If you recall the controversy last year that followed Shannon Affholter’s mid-term resignation from the Everett City Council, you might remember that the conservative male majority chose to appoint one of their own rather than choose from the five highly qualified women supported by the citizens.
You might also remember that Judy Tuohy, despite being passed over during that initial selection process, responded with a robust campaign and soundly defeated Richard Anderson in the next election. But if you remember all that, it follows that you might be disappointed to learn that the men in control of this town haven’t learned a thing from that previous experience as they proved at this week’s City Council meeting.
The first order of council business on Wednesday was a meeting of the new public safety subcommittee, chaired by Judy Tuohy, with Brenda Stonecipher and Jeff Moore in attendance. The very well-attended public meeting provided the forum for an enlightening discussion about Everett’s street level crime and homelessness issues, and concluded with the Mayor Ray Stephanson’s announcement that he will commit $1 million in 2016 to address these critical concerns.
While this is a paltry sum for such a complex challenge, just weeks ago the mayor was pledging no new funding targeted to address homelessness. It was clear to everyone in attendance that the mayor’s change of heart was prompted by community pressure, but also came at the urging of Tuohy, Stonecipher and the other council members who are on the frontlines with residents and local businesses contacting them daily to express their concerns.
During the regular council meeting that immediately followed, Everett resident Megan Dunn, representing a larger group of citizens, (including city council candidates Cassie Franklin and Charlene Rawson), made a compelling presentation about the benefits of electing counci lmembers by district and urged the council to study her proposal to create voting districts in Everett. Stonecipher agreed, proposing that the council’s general government subcommittee study Ms. Dunn’s proposal and consider putting it on the ballot to let voters decide if they want to vote by district.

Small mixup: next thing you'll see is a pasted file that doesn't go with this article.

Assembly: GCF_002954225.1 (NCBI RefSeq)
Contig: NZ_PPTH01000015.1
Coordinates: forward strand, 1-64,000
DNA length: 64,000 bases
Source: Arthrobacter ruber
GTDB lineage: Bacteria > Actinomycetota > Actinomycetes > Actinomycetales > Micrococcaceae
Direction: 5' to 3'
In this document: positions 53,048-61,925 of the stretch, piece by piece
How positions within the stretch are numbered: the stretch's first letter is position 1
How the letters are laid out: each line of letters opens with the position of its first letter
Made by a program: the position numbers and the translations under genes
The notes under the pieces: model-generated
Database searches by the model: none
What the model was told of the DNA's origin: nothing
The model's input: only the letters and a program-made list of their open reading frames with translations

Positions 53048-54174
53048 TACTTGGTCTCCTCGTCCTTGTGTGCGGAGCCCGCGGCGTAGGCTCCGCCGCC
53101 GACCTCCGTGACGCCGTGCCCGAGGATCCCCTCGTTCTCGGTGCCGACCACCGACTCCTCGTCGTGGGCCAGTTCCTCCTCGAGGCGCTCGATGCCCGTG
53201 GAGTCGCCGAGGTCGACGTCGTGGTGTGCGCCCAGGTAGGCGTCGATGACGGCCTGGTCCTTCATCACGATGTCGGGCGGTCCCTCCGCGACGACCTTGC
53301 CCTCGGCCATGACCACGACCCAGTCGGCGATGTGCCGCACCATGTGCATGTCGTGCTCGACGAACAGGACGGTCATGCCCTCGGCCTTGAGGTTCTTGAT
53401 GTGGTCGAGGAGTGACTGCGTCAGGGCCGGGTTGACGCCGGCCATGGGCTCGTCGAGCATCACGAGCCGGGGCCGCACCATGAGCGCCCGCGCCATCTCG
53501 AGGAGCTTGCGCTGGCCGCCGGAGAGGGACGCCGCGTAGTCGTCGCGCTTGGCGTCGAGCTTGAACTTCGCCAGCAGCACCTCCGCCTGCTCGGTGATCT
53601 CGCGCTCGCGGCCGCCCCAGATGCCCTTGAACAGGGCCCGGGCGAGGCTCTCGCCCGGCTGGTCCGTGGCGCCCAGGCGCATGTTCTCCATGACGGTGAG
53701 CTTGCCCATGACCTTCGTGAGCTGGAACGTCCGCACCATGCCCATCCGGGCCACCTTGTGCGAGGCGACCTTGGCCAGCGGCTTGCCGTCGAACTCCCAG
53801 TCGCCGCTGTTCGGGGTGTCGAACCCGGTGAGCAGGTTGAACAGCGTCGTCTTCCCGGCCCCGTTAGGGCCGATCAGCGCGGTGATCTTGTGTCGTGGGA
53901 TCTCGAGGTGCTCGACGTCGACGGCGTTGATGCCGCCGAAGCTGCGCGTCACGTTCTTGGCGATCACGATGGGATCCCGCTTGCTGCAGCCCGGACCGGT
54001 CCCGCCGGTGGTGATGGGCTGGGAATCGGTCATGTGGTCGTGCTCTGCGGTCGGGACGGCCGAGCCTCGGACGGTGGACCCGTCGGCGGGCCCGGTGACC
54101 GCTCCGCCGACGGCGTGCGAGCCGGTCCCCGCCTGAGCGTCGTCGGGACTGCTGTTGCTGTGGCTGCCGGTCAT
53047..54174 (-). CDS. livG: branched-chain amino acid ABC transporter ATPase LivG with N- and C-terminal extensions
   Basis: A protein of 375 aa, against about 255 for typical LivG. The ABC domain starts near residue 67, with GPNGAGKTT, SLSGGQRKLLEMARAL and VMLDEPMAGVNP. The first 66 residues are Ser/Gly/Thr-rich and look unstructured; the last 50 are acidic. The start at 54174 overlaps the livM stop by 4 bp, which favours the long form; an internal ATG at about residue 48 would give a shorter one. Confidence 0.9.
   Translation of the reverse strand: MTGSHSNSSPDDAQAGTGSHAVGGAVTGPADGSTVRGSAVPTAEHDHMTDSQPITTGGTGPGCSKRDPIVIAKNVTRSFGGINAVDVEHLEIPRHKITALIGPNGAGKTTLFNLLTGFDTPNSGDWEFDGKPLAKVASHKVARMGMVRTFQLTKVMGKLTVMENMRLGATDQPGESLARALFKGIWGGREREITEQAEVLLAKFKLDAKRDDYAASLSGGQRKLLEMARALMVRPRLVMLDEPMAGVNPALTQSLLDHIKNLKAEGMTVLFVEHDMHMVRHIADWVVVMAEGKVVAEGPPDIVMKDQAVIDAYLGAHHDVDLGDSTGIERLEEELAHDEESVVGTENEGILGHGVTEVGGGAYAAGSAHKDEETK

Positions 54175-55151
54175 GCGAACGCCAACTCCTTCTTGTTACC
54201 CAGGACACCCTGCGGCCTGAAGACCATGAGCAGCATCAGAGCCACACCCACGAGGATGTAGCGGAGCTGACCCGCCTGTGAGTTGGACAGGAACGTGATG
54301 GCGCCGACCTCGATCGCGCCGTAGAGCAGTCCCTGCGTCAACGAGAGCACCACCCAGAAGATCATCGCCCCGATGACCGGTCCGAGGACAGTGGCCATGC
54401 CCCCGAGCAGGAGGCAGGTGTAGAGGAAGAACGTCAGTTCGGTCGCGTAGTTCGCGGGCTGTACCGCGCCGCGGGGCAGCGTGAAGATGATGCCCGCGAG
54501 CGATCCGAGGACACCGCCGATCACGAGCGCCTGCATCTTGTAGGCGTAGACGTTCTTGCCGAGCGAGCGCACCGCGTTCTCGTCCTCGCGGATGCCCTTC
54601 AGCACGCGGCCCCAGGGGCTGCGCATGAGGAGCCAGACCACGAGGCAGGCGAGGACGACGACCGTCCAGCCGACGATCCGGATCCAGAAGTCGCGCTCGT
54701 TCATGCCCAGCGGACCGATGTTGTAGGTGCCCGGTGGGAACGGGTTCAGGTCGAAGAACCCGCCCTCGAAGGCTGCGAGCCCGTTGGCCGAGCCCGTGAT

The council good-old-boys hemmed and hawed, but didn’t really want to think or talk about districts, since it would force many of them to run against one another in the same district. In the end, only Stonecipher and Tuohy altruistically voted in favor of the council discussing districts further, while the good-old-boys voted against, one suspects to protect their turf. Clearly this matter will have to be put in citizens’ hands through an initiative process and, if the past is any indication of the future, the voters will make the best decision for Everett.
In the meantime, take heed of the message illustrated by these proceedings. On Nov. 3r, it is obvious you should re-elect Stonecipher and Tuohy, but you should also elect the other qualified women on the ballot: Cassie Franklin and Charlene Rawson. Last evening’s events illustrate that the studies showing women are better legislators and more responsive to the electorate are true.
Christina Robertson is a resident of Everett.